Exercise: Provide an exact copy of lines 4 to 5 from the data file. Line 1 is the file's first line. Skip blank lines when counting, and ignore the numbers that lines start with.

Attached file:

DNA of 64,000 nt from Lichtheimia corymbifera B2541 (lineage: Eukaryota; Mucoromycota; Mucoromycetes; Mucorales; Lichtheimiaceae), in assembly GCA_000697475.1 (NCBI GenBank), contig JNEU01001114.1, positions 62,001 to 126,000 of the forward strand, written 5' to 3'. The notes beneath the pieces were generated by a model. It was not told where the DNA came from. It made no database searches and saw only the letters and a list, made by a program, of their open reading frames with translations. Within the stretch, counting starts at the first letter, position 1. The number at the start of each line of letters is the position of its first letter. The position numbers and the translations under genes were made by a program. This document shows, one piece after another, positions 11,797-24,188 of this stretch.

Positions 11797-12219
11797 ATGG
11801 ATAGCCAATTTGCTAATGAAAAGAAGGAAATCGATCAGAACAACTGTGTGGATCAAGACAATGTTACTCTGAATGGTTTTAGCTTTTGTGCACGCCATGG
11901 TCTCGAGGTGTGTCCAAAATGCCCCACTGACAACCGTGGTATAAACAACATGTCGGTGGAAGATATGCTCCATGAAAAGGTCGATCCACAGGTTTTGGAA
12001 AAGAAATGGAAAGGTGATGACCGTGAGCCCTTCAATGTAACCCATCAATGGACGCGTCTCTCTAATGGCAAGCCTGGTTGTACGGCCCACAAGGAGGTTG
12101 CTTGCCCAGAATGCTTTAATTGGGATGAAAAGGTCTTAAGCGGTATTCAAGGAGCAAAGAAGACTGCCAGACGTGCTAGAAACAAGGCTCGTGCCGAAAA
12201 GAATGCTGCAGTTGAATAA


11801 ATAGCCAATTTGCTAATGAAAAGAAGGAAATCGATCAGAACAACTGTGTGGATCAAGACAATGTTACTCTGAATGGTTTTAGCTTTTGTGCACGCCATGG
11901 TCTCGAGGTGTGTCCAAAATGCCCCACTGACAACCGTGGTATAAACAACATGTCGGTGGAAGATATGCTCCATGAAAAGGTCGATCCACAGGTTTTGGAA